March 28, 2020
In this podcast we talk to Julie Granger, a physiotherapist who you may remember from episode 20 when we talked about working with teenagers.
In this episode we talk about transitioning to Telehealth and how you can maintain your Telesanity!
There are a LOT of gems in this episode, including
- how to help patients calm down, by encouraging them to feel the emotions and sit in them for 2mins
- how to assess and provide treatment via telehealth. She encourages you to brainstorm a previous client that you couldn’t do manual therapy with and think about how that would work in an online situation.
- Consider that 70% of the clients outcome is from lifestyle, 20% genetics and 10% what we do
- Her favourite author David Hawkins (esp the book “Letting Go")
- Think about who YOU are. Don’t put your identity in your profession. Eg I am me. I practise physical therapy. I choose to have these things.
- Do as much as possible and as little as necessary
- In regards to technology, if you have a system in place and it is compliant, stick with what you know. If it can be integrated, go with it. Make sure it is sorted in terms of legal and compliance.. then just get on and treat patients…
- How to help those clients who want/ expect manual therapy from their physical therapist. Break patients into groups- those that will follow you regardless should be booked straight away. Those who are "manual therapy or die" – like trying to turn the Titanic. Start planting seeds now. Consider a complimentary 15 min chat or every few weeks touch base and share stories of how you’ve helped others through telehealth
- Establish a human connection. “How are you?” Acknowledge their goals. Consider the what and how – and ask the client where they would like to start. Julie uses progress forms for each session.
- Each new session ask: “What 3 things went well since last session?” “What are the top three hiccups to success?” and “What are the three things you want to focus on?”
- Use reflective listening. Repeat their statements with no tone. Patient will hear it and verify the truth of it. Ask what and how questions such as : what if it did get better? What would you do with your time?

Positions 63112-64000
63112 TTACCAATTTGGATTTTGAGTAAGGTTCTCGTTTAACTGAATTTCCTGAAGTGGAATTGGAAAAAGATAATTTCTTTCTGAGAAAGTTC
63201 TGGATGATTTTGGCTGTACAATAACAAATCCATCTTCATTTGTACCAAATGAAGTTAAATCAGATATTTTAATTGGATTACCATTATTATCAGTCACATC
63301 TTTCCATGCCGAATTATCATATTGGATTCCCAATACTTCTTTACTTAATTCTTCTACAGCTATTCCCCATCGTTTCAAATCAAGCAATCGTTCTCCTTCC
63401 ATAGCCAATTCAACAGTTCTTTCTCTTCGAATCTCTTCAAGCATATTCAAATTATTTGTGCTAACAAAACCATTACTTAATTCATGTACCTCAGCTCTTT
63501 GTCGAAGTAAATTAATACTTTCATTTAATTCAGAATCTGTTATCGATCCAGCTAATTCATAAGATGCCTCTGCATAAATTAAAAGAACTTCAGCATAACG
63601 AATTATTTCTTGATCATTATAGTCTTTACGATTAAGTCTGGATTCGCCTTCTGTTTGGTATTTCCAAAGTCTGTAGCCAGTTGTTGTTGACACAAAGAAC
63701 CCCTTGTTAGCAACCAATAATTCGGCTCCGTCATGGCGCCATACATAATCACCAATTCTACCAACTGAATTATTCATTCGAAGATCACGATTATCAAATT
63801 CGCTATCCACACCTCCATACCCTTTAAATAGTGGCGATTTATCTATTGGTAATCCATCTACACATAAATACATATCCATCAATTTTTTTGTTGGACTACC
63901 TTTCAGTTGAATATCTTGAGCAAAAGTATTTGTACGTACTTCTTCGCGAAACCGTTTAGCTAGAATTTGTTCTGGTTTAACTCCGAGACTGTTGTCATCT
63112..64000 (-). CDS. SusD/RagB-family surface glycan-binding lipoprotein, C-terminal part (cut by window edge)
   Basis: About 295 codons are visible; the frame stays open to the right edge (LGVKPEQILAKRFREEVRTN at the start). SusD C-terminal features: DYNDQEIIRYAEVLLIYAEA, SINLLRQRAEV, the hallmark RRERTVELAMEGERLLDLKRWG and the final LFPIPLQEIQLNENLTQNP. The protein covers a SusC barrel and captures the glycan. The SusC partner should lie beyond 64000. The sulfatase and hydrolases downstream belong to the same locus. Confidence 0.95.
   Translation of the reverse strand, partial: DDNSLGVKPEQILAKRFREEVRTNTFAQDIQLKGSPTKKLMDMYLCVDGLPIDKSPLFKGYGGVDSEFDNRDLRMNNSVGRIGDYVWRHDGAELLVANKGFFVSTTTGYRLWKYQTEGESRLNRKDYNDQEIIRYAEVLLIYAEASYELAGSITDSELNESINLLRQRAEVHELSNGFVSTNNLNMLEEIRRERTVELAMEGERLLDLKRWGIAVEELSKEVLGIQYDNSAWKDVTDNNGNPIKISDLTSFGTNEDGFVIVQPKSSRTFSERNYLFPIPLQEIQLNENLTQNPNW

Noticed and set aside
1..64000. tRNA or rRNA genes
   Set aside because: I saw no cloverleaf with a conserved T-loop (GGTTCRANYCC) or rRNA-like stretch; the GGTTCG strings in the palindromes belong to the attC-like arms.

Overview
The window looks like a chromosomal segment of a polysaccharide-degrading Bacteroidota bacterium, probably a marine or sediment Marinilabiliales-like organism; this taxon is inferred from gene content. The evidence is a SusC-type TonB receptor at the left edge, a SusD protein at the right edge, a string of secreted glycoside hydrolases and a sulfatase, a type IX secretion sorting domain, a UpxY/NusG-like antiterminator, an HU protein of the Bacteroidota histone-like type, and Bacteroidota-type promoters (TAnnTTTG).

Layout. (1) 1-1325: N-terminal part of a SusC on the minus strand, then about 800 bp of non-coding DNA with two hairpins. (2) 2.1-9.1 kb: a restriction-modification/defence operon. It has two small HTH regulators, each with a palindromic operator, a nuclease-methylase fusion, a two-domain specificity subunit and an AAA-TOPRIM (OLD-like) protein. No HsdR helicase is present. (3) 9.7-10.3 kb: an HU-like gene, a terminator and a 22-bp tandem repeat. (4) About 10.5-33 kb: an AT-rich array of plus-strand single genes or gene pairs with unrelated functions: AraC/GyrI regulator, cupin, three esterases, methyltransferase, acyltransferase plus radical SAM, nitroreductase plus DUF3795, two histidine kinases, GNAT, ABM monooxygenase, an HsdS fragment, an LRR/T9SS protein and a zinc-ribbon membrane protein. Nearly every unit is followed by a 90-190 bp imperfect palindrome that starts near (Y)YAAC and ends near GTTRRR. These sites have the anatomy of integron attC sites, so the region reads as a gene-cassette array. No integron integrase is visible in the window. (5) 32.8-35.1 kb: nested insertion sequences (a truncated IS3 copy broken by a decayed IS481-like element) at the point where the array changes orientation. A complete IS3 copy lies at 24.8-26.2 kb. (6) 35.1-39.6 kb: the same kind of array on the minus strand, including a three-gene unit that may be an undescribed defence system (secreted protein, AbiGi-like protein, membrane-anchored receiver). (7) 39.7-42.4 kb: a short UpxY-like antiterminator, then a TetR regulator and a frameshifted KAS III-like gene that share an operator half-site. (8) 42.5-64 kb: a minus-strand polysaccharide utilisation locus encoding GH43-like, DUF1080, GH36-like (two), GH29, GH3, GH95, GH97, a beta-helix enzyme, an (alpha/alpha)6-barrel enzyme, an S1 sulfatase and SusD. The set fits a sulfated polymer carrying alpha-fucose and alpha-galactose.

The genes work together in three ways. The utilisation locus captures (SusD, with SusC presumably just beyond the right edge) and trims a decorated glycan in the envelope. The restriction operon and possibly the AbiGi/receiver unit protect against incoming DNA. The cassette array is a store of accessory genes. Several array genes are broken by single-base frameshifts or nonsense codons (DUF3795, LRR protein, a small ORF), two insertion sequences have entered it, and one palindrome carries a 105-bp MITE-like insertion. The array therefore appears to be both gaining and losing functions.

- Give the client options for management and ask which one they would like to choose.
- Wrap up with reassessment, measure change/ outcomes. Ask: how do you feel?
- Create business hours for yourself: don’t offer client bookings outside of that. Do admin time if you don’t have clients, not at night. Set boundaries
- Choose an electronic scheduler that is HIPAA compliant. Calendly Acuity
- Re: billing. Be very specific when you ask insurance companies about telehealth rebate and get it in writing
To find and follow Julie, here are her socials:
And here is an ebook book written by Julie specifically for young female athletes:
And for those that don't know Julie, here is her bio:
Dr. Julie Granger, PT, DPT, SCS, WHC is a teen & women’s health and life coach, sports physical therapist, and career and business coach to physios and health professionals. She specializes in holistic treatment and coaching of active, busy women, teens and professionals.
Julie is fluent in “speaking teenager” and has a passion for helping girls and women find simple ways to fix or prevent health problems without sacrificing their whole lives to do it. She also loves helping health pros do more with less in their businesses or careers so they can spend more time living and less time working.
Dr. Granger loves sharing her passion & knowledge with others as an accomplished speaker. She is an adjunct clinical professor in the Emory University Doctor of Physical Therapy program, from where she also received her DPT degree & performed research on the holistic sports health of girl and teen athletes. She has lectured both nationally and internationally & is faculty member for the Integrative Women’s Health Institute (IWHI).
In early 2017 Julie published her first book, The Young Female Athlete’s Playbook.
As a lifelong elite swimmer & cancer survivor, Dr. Granger knows firsthand what her clients are stacked up against.
Now in an international coaching practice, she helps show women and teens that health is more than a never ending series of appointments, supplements, nutrition changes and out of the box lifestyle changes. Instead, she helps them embody the universal human truth that health begins and ends with the state of mind that we hold.
Dr. Granger swam collegiately at Duke University where she majored in child & adolescent developmental psychology. In her free time she enjoys swimming, being outdoors, drawing and painting, playing the clarinet, and traveling and adventuring with her husband, Daniel, and Labrador pup, Aspen.